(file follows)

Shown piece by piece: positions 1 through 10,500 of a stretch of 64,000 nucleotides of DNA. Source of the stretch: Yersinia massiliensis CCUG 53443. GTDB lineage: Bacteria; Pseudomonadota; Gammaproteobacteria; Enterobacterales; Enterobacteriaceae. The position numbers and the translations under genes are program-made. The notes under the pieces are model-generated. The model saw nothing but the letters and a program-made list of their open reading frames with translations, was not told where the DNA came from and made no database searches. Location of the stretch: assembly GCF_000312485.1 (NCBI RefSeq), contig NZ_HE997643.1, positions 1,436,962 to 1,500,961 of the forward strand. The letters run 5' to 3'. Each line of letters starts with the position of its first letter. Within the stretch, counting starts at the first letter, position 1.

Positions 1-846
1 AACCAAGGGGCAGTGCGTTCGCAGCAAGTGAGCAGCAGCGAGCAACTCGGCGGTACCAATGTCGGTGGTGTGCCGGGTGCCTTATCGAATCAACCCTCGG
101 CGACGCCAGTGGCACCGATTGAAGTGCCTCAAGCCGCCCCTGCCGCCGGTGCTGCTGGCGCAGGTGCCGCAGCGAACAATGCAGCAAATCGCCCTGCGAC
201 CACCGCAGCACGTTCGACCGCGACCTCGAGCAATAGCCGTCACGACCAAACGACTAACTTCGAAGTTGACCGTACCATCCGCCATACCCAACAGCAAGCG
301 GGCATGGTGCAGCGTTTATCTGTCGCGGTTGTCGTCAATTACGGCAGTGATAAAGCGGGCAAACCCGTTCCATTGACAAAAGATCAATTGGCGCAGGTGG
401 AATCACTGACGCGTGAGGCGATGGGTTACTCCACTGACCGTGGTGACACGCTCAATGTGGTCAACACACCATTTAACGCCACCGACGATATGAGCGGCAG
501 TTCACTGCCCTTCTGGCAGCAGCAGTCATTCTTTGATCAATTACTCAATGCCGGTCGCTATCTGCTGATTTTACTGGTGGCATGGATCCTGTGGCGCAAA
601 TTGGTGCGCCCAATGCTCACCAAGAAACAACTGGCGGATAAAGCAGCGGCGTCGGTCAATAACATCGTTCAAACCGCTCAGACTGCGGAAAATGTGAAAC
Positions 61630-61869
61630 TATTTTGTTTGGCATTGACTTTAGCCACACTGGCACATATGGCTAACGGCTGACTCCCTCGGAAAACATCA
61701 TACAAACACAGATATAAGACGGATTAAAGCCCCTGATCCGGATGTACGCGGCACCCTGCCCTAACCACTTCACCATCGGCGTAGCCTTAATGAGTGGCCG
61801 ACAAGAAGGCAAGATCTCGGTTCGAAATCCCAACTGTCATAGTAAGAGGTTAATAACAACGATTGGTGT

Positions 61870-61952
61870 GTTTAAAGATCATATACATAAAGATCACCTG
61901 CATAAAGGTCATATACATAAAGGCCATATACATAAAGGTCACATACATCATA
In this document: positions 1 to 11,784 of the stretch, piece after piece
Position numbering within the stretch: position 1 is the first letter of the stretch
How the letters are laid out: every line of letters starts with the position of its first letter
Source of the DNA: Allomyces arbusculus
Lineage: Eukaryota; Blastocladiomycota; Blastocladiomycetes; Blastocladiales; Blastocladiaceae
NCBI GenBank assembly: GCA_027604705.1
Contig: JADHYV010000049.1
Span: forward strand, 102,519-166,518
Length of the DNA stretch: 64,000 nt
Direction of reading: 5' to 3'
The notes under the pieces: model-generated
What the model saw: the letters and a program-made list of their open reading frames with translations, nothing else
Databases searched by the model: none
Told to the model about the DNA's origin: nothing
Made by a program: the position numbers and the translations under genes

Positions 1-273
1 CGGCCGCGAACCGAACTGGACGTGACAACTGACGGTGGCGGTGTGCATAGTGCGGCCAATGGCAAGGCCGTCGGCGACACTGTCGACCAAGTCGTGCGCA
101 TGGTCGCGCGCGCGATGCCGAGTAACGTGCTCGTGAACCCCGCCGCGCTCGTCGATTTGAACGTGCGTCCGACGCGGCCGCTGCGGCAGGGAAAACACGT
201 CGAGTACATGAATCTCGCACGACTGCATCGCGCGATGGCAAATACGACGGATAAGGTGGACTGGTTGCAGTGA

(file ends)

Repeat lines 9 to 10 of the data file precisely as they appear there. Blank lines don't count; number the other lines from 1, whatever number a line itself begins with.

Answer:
601 TTGGTGCGCCCAATGCTCACCAAGAAACAACTGGCGGATAAAGCAGCGGCGTCGGTCAATAACATCGTTCAAACCGCTCAGACTGCGGAAAATGTGAAAC
Positions 61630-61869